Preprints
https://doi.org/10.5194/nhess-2022-38
https://doi.org/10.5194/nhess-2022-38
 
09 Feb 2022
09 Feb 2022
Status: this discussion paper is a preprint. It has been under review for the journal Natural Hazards and Earth System Sciences (NHESS). The manuscript was not accepted for further review after discussion.

Are the Rich less Prone to Flooding? A Case Study on Flooding in the Southern Taiwan during Typhoon Morakot and Typhoon Fanapi

Yen-Lien Kuo1, Ya-Ming Liu1, Hone-Jay Chu2, and Hung-Ching Lee1 Yen-Lien Kuo et al.
  • 1Department of Economics, National Cheng Kung University, Tainan, 701, Taiwan
  • 2Department of Geomatics, National Cheng Kung University, Tainan, 701, Taiwan

Abstract. The study uses Taiwan as an example to explore whether the budget allocation of risk reduction depends on income-related political power. Specifically, we empirically examine the effect of household income on the probability of flooding. Beginning in 2006, the government implemented an 8-year project referred to as the “Regulation Project for Flood-Prone Areas” with a budget of NT$115.9 billion (US$3.86 billion). Over half of the budget was allocated to local authorities in southern Taiwan to help them carry out flood risk mitigation projects. As it was not clear how the local authorities set their priorities in allocating their budgets, this study investigates whether high-income individuals may have used their political influence to influence the budget allocation to improve the flood risk reduction facilities in their communities. Villages, whose average household income was within the top 10 % in the county or city, were selected as high-income villages and assigned to the treatment group, whereas other villages were included in the control group. The results using propensity score matching (PSM) show that the flood probability of the high-income group (13 % and 16.9 %, respectively) was lower than that of low-income group (22 % and 28 %) during Typhoon Morakot and Typhoon Fanapi, suggesting that high-income areas are less prone to flooding, which might stem from their political power.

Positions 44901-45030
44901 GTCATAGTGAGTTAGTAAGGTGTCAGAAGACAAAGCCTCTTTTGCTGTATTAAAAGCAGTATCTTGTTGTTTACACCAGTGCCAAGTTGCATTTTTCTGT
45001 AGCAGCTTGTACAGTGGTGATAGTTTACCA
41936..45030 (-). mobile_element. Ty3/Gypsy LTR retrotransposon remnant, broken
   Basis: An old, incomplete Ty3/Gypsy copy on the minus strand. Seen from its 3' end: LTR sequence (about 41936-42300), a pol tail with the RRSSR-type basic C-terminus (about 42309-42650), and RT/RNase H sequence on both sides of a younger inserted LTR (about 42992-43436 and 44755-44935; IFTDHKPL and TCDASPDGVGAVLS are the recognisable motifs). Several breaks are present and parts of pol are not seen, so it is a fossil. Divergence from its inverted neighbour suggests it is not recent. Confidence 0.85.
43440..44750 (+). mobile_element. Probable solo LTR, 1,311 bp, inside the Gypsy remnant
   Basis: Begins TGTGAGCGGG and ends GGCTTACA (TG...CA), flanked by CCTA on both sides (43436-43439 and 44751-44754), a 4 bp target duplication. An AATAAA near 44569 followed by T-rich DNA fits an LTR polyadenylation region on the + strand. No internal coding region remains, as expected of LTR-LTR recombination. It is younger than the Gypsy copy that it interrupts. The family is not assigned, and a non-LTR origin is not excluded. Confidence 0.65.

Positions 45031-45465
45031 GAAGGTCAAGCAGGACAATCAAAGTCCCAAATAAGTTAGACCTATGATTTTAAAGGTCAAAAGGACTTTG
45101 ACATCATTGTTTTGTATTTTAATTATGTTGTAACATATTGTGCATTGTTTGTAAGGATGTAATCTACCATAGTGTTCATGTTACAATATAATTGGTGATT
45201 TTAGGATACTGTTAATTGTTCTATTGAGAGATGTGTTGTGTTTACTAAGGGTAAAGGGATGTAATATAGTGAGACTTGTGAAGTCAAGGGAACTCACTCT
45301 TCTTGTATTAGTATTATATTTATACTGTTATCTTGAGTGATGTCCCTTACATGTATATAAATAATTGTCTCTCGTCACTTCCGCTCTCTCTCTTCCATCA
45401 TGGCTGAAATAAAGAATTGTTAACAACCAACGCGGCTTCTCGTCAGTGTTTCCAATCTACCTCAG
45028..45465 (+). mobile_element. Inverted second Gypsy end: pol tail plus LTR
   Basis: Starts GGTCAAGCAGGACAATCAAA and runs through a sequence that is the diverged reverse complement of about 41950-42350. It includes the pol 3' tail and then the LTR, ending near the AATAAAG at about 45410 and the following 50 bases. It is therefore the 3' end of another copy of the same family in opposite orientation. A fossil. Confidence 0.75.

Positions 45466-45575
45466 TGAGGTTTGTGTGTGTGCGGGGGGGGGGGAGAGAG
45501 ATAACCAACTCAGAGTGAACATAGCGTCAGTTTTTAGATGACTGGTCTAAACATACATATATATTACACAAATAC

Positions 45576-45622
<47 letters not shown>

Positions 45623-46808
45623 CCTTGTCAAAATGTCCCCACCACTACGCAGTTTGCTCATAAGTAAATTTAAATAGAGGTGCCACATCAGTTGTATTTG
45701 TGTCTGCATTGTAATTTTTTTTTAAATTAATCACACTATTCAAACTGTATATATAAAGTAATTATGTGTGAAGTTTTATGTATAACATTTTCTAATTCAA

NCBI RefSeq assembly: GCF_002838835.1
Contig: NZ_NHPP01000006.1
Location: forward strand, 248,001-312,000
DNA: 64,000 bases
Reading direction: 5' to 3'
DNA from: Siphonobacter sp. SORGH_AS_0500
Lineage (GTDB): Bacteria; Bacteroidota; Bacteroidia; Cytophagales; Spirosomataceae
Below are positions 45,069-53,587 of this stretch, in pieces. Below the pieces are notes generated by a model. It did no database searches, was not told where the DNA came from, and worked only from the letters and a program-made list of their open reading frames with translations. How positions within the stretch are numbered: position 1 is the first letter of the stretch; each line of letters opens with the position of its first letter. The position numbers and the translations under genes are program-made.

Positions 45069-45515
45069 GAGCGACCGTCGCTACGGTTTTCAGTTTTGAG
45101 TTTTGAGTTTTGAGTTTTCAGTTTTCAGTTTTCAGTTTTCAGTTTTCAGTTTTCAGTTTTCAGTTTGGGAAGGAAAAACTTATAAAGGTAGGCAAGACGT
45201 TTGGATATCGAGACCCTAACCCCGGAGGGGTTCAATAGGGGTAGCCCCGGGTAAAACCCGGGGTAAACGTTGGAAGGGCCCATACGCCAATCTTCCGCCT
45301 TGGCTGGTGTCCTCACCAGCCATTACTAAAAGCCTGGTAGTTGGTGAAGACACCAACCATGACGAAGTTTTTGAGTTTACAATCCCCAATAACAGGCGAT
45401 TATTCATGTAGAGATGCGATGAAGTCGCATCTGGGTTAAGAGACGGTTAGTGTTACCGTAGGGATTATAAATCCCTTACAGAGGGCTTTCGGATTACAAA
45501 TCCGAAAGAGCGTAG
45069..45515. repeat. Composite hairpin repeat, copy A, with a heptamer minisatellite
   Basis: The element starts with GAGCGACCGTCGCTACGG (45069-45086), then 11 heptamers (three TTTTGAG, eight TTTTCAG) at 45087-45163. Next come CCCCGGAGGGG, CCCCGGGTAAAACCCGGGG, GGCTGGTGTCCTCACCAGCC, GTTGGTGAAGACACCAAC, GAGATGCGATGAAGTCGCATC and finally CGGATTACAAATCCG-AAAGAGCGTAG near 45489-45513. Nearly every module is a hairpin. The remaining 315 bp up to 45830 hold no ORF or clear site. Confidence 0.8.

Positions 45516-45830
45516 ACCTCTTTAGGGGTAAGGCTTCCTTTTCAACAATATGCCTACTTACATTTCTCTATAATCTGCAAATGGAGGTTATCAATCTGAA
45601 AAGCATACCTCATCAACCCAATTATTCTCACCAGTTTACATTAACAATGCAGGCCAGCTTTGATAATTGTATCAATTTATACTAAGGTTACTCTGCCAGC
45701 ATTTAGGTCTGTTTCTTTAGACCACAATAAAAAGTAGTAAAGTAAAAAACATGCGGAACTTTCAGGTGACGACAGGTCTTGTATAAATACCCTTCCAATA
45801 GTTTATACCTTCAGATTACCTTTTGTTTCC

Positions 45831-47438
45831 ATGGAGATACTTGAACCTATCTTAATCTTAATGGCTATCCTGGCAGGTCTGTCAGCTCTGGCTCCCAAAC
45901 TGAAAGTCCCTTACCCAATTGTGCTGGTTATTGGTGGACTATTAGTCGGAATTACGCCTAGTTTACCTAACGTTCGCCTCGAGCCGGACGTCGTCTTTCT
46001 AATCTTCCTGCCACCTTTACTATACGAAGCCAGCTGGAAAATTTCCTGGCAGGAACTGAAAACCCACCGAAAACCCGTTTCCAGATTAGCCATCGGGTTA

Yen-Lien Kuo et al.

Status: closed

Comment types: AC – author | RC – referee | CC – community | EC – editor | CEC – chief editor | : Report abuse
  • RC1: 'Comment on nhess-2022-38', Anonymous Referee #1, 18 Mar 2022
    • AC1: 'Reply on RC1', Yen-Lien Kuo, 22 Mar 2022
      • RC3: 'Reply on AC1', Anonymous Referee #1, 13 May 2022
        • AC3: 'Reply on RC3', Yen-Lien Kuo, 24 May 2022
    • AC5: 'Reply on RC1', Yen-Lien Kuo, 28 May 2022
  • RC2: 'Comment on nhess-2022-38', Anonymous Referee #2, 03 May 2022
    • AC2: 'Reply on RC2', Yen-Lien Kuo, 09 May 2022
      • RC4: 'Reply on AC2', Anonymous Referee #1, 13 May 2022
        • AC4: 'Reply on RC4', Yen-Lien Kuo, 24 May 2022
    • AC6: 'Reply on RC2', Yen-Lien Kuo, 28 May 2022

Status: closed

Comment types: AC – author | RC – referee | CC – community | EC – editor | CEC – chief editor | : Report abuse
  • RC1: 'Comment on nhess-2022-38', Anonymous Referee #1, 18 Mar 2022
    • AC1: 'Reply on RC1', Yen-Lien Kuo, 22 Mar 2022
      • RC3: 'Reply on AC1', Anonymous Referee #1, 13 May 2022
        • AC3: 'Reply on RC3', Yen-Lien Kuo, 24 May 2022
    • AC5: 'Reply on RC1', Yen-Lien Kuo, 28 May 2022
  • RC2: 'Comment on nhess-2022-38', Anonymous Referee #2, 03 May 2022
    • AC2: 'Reply on RC2', Yen-Lien Kuo, 09 May 2022
      • RC4: 'Reply on AC2', Anonymous Referee #1, 13 May 2022
        • AC4: 'Reply on RC4', Yen-Lien Kuo, 24 May 2022
    • AC6: 'Reply on RC2', Yen-Lien Kuo, 28 May 2022

Yen-Lien Kuo et al.

Yen-Lien Kuo et al.

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Short summary
This study investigated correlations between the flood probability and the average household income of villages. It was found that high income villages have significantly lower probability of being flooded than low income villages in Southern Taiwan. The propensity score matching was adopted to compare villages with similar hazard (rain), exposure (population), and vulnerabilities (elevation and house price).
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